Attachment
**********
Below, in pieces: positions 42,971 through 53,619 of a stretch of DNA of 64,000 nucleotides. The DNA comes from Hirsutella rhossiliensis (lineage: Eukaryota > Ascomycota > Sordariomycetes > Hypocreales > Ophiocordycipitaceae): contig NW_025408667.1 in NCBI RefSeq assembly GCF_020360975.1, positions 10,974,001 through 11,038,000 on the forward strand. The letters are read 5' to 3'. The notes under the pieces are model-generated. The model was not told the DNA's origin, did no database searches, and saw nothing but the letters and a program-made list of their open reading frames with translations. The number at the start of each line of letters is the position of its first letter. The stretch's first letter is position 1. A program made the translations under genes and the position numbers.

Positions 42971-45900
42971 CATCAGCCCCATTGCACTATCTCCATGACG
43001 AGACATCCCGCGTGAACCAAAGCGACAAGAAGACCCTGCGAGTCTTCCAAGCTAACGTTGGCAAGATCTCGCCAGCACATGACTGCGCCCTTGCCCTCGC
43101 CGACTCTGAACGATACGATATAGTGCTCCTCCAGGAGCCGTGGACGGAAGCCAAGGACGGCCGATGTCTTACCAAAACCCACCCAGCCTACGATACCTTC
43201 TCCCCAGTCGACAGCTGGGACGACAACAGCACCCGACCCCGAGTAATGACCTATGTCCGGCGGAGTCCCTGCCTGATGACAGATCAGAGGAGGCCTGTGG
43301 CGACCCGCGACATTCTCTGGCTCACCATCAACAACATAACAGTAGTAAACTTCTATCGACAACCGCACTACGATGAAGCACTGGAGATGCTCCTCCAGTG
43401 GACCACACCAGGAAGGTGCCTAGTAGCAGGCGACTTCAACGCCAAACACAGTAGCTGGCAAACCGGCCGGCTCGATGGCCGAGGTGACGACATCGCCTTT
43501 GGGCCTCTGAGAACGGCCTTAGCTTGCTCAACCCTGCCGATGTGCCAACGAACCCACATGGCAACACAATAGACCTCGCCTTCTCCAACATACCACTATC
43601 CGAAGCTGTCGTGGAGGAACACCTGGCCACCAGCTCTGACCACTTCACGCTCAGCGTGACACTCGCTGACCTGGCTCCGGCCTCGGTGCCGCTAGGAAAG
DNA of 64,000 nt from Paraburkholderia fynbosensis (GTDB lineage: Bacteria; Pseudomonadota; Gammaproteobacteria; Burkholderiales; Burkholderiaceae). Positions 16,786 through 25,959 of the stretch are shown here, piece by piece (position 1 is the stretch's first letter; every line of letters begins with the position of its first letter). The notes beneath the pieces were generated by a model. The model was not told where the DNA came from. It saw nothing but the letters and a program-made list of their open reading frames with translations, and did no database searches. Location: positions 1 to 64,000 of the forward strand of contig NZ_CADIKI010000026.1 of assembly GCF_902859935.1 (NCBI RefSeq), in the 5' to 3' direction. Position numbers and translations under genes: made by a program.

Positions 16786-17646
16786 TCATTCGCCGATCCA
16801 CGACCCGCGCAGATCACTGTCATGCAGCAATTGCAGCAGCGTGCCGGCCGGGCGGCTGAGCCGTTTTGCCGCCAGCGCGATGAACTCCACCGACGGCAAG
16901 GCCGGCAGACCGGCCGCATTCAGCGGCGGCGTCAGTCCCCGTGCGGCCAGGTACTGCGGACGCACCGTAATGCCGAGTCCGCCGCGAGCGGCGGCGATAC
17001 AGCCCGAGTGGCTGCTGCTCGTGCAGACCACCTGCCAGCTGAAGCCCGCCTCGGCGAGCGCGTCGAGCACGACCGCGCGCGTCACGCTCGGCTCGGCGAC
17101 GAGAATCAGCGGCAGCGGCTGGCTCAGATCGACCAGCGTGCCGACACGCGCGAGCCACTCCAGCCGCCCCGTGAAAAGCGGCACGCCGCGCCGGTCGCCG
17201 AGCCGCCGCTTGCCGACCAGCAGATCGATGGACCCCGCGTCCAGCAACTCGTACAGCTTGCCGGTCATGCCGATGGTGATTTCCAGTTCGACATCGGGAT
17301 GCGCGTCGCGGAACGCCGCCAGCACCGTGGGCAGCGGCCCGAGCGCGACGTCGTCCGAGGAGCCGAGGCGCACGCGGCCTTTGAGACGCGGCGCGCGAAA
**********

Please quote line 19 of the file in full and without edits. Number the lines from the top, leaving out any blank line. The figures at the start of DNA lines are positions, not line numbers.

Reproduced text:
17301 GCGCGTCGCGGAACGCCGCCAGCACCGTGGGCAGCGGCCCGAGCGCGACGTCGTCCGAGGAGCCGAGGCGCACGCGGCCTTTGAGACGCGGCGCGCGAAA